-Now, does that sound like what Driscoll reports in his article? Does it sound as if I have not thought of how to respond to church discipline, or make provision for it in my ecclesiology?

No. In fact, the actual quote from Belcher's book not only reveals that I have "had to confront wrong choices people have made" in our house church (church discipline) but that my assertion regarding the power of hierarchy to overcome sinful behavior is affirmed by Belcher, not contradicted.

In the actual interview between Belcher and myself for this book, the author went on to share several very specific instances where he personally confronted people in his church who were behaving sinfully and they did not respond. Nor did they waver when he brought in the denominational authority.

Granted, Belcher and I disagree on the importance of hiearchy, and Belcher does go on to say in his book that he doesn't feel comfortable without a hierachy in place, but Driscoll's pull quote is misleading and doesn't present the entire dialog in context.

Perhaps I will take the time to respond to a few more specific points of Driscoll's assessment of PAGAN CHRISTIANITY later, but I had to get this off my chest for the record.




Arnie Adkison said...

Bro, I had no idea the quote was pulled so out of context. Thanks for copying the whole section. I would be willing to bet Mark didn't get the whole context either; maybe he'll respond.

Keith Giles said...

Arnie- the biggest issue for me, personally, is that Driscoll leaves the impression (by ommitting the entire context and quote from DEEP CHURCH) that our house church (and by inference every other house church) has no grid for church discipline or accountability.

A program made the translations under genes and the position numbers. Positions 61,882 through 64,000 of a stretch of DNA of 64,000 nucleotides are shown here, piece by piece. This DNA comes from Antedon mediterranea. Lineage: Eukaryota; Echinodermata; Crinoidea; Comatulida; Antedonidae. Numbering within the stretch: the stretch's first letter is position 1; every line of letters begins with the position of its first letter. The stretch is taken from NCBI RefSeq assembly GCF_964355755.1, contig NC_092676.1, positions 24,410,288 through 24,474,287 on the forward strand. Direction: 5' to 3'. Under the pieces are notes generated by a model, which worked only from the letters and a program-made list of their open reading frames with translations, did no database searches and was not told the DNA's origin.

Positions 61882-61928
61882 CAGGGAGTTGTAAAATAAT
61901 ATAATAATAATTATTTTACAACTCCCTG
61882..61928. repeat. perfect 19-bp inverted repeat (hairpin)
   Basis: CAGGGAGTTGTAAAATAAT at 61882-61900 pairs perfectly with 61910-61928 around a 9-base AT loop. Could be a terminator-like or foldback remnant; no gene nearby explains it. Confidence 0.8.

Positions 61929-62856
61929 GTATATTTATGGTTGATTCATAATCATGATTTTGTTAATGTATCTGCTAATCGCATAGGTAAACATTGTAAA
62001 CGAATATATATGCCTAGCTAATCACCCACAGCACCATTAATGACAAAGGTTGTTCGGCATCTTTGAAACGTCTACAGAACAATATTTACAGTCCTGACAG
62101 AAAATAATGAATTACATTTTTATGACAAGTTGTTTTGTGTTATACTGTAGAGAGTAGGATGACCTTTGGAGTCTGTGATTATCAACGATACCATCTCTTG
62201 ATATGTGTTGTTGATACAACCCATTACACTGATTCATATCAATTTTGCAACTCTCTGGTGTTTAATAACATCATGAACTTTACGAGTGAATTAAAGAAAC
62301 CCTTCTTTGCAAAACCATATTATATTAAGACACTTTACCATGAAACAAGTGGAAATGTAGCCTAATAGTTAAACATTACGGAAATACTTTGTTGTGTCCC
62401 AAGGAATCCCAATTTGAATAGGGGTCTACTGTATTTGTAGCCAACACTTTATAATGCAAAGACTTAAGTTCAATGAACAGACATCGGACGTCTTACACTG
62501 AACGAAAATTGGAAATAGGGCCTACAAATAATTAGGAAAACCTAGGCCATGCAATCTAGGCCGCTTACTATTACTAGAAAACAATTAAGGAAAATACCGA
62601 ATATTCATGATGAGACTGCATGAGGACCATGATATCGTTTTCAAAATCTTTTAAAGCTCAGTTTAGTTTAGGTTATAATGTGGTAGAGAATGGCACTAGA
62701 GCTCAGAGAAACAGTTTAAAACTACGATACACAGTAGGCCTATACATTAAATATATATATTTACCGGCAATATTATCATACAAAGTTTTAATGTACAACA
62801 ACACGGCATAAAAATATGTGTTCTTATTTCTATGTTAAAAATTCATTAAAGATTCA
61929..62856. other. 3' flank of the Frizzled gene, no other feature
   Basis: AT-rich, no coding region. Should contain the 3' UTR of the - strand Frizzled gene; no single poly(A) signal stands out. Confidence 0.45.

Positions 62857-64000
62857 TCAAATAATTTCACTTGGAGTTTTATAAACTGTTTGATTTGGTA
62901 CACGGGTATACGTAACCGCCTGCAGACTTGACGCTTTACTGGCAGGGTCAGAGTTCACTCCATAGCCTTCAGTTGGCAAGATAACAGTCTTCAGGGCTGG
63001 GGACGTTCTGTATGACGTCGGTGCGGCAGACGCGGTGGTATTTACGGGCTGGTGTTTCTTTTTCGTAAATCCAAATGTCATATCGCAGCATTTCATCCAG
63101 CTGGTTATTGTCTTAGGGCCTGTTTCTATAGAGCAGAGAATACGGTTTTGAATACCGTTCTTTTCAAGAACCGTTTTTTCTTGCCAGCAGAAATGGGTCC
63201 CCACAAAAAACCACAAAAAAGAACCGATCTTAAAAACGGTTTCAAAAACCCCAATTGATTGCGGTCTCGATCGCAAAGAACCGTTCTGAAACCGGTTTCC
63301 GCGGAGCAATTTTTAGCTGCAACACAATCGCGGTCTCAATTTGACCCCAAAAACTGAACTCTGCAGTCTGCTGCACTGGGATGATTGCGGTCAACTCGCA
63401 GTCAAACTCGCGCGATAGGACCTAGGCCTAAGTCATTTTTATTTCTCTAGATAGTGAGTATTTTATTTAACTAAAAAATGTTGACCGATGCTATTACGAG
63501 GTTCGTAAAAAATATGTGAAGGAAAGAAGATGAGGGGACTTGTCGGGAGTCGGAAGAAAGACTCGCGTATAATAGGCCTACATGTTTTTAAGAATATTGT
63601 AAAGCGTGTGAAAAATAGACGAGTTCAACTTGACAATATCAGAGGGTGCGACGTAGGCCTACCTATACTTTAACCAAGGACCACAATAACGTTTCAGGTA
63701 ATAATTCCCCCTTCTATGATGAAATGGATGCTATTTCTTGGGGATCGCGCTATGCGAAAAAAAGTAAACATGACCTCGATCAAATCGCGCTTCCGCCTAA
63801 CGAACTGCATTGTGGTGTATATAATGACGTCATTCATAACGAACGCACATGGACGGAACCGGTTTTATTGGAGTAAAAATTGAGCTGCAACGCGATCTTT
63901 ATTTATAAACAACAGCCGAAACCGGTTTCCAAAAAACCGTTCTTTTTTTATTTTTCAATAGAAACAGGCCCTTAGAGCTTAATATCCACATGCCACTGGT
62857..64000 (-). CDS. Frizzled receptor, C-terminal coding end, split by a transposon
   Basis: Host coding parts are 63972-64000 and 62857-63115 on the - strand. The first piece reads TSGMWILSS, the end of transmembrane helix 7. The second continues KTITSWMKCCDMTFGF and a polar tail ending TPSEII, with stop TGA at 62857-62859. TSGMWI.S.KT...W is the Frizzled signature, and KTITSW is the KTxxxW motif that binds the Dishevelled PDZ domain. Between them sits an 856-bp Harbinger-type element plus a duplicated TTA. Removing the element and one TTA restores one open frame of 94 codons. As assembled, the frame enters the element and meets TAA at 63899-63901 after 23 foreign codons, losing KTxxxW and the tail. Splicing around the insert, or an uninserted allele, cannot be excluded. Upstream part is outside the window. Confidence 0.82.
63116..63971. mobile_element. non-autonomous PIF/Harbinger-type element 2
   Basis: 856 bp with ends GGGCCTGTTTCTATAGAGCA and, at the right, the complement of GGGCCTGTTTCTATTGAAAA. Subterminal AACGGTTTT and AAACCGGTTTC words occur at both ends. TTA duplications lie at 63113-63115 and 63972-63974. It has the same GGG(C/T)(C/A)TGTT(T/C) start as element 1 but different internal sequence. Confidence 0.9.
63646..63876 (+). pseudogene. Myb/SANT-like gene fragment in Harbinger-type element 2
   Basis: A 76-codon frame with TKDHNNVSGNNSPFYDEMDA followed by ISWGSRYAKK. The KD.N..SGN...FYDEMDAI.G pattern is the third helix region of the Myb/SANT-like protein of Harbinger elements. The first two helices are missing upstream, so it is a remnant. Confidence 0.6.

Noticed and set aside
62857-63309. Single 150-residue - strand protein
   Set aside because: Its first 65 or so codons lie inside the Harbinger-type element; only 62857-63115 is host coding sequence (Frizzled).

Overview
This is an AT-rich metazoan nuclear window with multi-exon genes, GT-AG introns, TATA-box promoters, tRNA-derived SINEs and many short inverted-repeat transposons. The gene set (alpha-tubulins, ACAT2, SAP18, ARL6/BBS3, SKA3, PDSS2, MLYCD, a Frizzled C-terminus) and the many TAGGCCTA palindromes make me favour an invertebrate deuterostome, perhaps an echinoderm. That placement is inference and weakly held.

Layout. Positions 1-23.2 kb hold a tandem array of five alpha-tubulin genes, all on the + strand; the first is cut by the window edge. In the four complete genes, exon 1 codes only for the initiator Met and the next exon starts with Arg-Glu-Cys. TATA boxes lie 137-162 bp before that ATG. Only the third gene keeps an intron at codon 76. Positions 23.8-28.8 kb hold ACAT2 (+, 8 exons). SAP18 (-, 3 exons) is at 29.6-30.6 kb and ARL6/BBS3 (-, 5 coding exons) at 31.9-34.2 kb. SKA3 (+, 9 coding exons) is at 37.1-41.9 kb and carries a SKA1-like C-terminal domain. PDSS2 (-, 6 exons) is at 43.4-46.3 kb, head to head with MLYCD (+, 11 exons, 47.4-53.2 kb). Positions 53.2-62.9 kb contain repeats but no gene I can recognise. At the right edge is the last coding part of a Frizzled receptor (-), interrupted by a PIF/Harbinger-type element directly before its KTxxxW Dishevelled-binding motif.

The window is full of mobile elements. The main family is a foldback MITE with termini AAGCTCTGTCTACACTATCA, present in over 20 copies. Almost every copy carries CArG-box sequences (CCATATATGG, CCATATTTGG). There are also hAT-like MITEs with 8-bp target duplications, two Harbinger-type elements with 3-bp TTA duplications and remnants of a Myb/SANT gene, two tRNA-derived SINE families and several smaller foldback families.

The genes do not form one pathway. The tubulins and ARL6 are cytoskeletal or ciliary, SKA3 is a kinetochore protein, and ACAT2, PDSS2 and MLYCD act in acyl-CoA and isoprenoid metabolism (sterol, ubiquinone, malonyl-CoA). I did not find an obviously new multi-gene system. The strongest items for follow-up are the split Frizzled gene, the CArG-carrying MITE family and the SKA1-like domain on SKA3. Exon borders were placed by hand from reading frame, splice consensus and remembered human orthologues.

In a house church you have a thousand times MORE accountability than in a traditional church because you are known by a smaller, more intimate group of people.

The idea that there is less accountability in a house church is only true if you're just meeting to share coffee and donuts and never go deeper with anyone than this. And if that's the case I'd hardly call that "church" of any kind.

Debbie said...

Thank you.

Ron Dahls said...

Funny. But it just seems like the ones who keep harping on "accountability" and "church discipline" are the ones who hold themselves above all the others and when someone dissents, there "must be a strong mechanism for 'discipline.'"

Dan Benson said...

I am reading Pagan Christianity right now and finding it fascinating. Driscoll, who I generally admire -- including his UFC Jesus bit -- has some skin in the game here because, to his credit, he has built a network of churchs around the country after the "Pagan" model. As for church discipline, I was immediately struck by Viola's footnote in the forward "Pagan Christianity" that the modern church model actually is incapable of applying many of the Apostle Paul's teachings. Church discipline immediately came to mind because I've seen discipline exercised several times in both areas and the modern church model definitely makes it more difficult amd more traumatic to exercise. This is why we have so many church splits -- because the model institution interferes with the proper exercise of church discipline.

Anonymous said...

"...the ones who hold themselves above all the others and when someone dissents, there "must be a strong mechanism for 'discipline.'"

I've also noticed the same alarming trend--a greater concern for dissent within church ranks holding teachers to a higher standard. Which one has more potential to harm Christians?

Martin said...

Strange comment is he "cannot follow a God I can beat up". What about following a God he can crucify? Does that go down?

Mark AKA MrBadger said...

The early Christian church was almost entirely house churches. And we can date the drift of the Christian church toward becoming the Image to the Beast from the time when leadership was taken over by the "professional" class.